The medical community has been given a short reprieve. ICD-10-CM, the new system for coding diagnoses, has been pushed back from October 1, 2013 to October, 2014. Considering that the change will mean that the number of diagnosis codes will go from 14,000 to about 155,000 - it's probably for the best that physicians, coders, billers and other healthcare providers are given ample time to prepare. It is a large change, to be sure, one that must be carefully approached - but that doesn't mean it's time for panic or anxiety. Instead, I see this as a possibility to examine and revise the way reports are generated and codes are captured.
mTuitive specializes in synoptic reporting for the healthcare industry - we create these reports using intuitive user interface, intelligent fields and structured data. Pathologists, surgeons and other users of our products complete their reports using computers to navigate through fields and sections that are specifically generated depending on the unique case on which they are reporting. The isolated answers are then able to be used for data mining, quality initiatives or - in this case - in determining the diagnosis of a particular case.
ICD-10-CM has been designed with an internal logic to the structure of its codes. Each digit within the 6-7 digit long code has a separate meaning and unique meaning. As seen below:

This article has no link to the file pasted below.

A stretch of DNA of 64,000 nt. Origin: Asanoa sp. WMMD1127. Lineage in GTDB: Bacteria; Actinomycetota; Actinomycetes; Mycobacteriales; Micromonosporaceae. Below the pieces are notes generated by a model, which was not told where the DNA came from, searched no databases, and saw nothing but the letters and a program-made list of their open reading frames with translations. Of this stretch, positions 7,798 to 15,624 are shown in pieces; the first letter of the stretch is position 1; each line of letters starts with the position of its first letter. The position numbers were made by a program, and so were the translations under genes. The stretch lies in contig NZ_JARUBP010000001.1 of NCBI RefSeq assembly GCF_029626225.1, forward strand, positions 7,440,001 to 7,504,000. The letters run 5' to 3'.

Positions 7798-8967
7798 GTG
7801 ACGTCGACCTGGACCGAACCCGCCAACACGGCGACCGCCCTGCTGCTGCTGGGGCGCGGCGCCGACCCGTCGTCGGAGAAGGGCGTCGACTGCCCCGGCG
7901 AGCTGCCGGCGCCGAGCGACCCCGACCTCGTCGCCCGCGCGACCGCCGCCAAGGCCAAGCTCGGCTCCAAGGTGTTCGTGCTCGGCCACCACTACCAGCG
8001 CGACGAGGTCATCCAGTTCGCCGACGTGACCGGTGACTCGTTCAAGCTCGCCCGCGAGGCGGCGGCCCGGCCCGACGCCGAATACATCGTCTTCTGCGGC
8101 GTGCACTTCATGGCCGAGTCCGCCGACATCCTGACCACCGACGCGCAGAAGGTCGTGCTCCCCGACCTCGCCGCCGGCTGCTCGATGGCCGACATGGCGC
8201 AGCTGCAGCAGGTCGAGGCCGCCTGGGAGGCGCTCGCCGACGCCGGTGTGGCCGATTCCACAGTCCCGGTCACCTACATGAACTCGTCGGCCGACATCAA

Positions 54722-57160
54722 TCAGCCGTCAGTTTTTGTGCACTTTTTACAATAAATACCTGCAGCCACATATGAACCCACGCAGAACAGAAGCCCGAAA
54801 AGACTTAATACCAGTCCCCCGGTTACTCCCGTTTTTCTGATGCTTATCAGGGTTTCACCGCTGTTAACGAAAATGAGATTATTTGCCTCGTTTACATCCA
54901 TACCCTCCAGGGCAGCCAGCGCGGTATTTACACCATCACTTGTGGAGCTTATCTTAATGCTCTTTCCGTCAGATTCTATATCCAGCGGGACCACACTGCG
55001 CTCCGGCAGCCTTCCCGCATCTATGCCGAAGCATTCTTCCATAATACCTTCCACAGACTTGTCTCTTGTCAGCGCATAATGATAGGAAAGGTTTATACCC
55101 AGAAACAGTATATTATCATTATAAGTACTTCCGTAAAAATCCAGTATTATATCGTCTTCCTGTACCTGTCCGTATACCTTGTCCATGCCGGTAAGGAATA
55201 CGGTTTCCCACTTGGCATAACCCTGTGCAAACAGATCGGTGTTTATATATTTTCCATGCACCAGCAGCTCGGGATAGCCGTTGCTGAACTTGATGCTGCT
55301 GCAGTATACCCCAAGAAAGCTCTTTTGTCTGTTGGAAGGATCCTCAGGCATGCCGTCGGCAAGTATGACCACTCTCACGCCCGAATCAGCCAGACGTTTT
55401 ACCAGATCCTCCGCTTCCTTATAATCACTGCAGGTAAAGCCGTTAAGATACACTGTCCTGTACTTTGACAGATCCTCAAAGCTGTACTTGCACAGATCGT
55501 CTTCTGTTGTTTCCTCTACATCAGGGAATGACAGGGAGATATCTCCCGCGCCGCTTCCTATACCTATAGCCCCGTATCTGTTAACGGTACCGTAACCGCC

What this means is that if you are entering the information for each of these 6-7 fields in a report, you can easily derive the correct ICD-10 diagnosis code. Pathologists fill out a pathology report on a possible cancer case by reporting on such things as tumor size, margins, site location, laterality. In traditional reporting, this would be done by dictation and then transcription into an unstructured paragraph. Then someone else would have to go through to find all of these elements in order to determine the correct diagnosis for that biopsy.
But if that pathologist or pathology lab manager used a synoptic reporting solution that captured this structured data - there'd be no need for dictation, transcription, or the redundant process of combing through all those words. Instead, these fields are captured individually and electronically and - when brought together - can automatically produce the correct diagnosis code for that case.
Being able to automatically capturing the correct diagnosis code would be hugely beneficial for a number of reasons. Let's look at it specifically from the perspective of a pathologist or a pathology lab manager:
These are just some of the reasons why ICD-10 may not be as worrisome as it could be. Not only has more time been given to prepare, but technologies and practices exist that will make the conversion much easier than most think. That looming deadline of October 1, 2014 doesn't have to be met with peril - just preparation.